Farmers are using data from IoT devices to improve their crop yields, planning, and maintenance of agricultural operations. A company called The Climate Corporation is using IoT devices with sensors that measure soil quality and moisture, helping farmers determine how to rotate crops and when they should be watered. Farmers are also using IoT devices to collect data from farming vehicles and are using IoT drones for aerial imagery analytics.

IoT Data Analytics in Food Services

Restaurants and bars are using the IoT to help monitor their inventory and find more efficient ways to manage business. A company called I-TAPR2 technologies uses a wireless smart tap that monitors beer flow and helps food service managers determine which products are selling the most, when to order new inventory, which beverages it should focus on marketing and which ones it should stop carrying.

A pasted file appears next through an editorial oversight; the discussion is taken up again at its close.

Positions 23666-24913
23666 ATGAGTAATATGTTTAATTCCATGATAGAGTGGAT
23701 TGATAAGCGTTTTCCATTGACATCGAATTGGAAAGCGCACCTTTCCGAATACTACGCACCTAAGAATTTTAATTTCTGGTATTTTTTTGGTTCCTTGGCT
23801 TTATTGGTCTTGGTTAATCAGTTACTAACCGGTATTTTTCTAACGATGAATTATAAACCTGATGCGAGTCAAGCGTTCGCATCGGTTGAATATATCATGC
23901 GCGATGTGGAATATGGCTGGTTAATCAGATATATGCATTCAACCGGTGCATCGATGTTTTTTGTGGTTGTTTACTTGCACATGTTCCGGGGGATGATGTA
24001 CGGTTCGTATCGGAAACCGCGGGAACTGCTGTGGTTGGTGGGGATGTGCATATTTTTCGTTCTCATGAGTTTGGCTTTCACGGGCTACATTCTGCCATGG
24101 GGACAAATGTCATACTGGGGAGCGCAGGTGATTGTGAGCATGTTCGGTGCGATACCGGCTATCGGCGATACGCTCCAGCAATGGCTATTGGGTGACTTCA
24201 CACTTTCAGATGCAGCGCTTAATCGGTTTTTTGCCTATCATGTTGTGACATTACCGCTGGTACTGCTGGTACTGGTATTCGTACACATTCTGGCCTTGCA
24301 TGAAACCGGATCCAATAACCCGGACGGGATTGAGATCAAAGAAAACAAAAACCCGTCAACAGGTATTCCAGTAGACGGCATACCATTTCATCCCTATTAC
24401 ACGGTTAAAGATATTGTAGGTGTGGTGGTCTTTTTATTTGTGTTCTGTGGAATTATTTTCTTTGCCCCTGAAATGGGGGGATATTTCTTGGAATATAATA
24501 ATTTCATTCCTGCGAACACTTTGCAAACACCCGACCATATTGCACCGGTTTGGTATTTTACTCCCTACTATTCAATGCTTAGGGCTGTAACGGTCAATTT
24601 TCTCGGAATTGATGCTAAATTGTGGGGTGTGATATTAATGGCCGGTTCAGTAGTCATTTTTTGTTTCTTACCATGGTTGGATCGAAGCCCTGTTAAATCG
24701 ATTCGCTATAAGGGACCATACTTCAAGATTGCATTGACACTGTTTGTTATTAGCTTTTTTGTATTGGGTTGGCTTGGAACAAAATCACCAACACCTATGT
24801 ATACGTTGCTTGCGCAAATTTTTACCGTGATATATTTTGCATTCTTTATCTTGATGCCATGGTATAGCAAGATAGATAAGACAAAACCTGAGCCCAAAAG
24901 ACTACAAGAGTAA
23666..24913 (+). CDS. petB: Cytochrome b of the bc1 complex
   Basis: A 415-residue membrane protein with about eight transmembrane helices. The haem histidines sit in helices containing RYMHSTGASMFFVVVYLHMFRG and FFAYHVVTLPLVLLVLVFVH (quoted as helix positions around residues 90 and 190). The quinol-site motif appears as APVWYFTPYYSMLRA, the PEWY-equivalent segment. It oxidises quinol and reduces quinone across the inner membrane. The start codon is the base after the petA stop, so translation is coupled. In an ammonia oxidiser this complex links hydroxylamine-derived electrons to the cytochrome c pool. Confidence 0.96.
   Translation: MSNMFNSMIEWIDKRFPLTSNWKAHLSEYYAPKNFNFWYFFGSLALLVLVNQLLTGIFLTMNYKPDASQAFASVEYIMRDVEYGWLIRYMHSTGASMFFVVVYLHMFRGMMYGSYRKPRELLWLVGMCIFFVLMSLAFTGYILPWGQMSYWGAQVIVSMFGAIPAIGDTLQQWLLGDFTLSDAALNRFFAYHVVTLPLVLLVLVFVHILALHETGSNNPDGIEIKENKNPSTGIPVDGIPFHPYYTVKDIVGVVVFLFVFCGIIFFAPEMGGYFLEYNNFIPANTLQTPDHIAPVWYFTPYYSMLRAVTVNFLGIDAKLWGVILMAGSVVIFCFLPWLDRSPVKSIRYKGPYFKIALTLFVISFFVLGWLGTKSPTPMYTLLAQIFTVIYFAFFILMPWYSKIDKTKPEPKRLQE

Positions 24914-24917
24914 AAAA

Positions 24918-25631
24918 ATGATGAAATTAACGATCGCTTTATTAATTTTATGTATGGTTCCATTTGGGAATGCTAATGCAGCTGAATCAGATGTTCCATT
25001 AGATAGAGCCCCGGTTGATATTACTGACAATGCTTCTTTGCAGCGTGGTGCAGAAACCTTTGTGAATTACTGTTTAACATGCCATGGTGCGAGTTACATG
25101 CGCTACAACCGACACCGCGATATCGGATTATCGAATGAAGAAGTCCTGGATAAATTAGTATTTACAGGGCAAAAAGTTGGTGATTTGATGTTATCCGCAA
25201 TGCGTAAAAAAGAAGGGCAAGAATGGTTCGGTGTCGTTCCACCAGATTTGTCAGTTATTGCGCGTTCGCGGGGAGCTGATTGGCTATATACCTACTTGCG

IoT Data Analytics in Logistics Management

Through our UPS example, we've already seen how IoT data analytics can impact logistics management. UPS claims on their website that IoT data analytics has helped them find savings of over $400 million annually. That's mostly on the transportation side, but on the warehousing side of logistics there are even more ways to leverage the IoT. Warehouses can use sensors and robotics to optimize their layout, reduce labor costs, track inventory and orders through the supply chain, and automate inventory management to reduce errors.

Total Phase Builds Tools and Products for IoT Engineers

If you're building an innovative new product that will change the world with IoT data analytics, Total Phase is here to help. Our range of development and diagnostic products can help you save time and resources in product development, testing, and debugging, helping you innovate faster and reduce your time-to-market.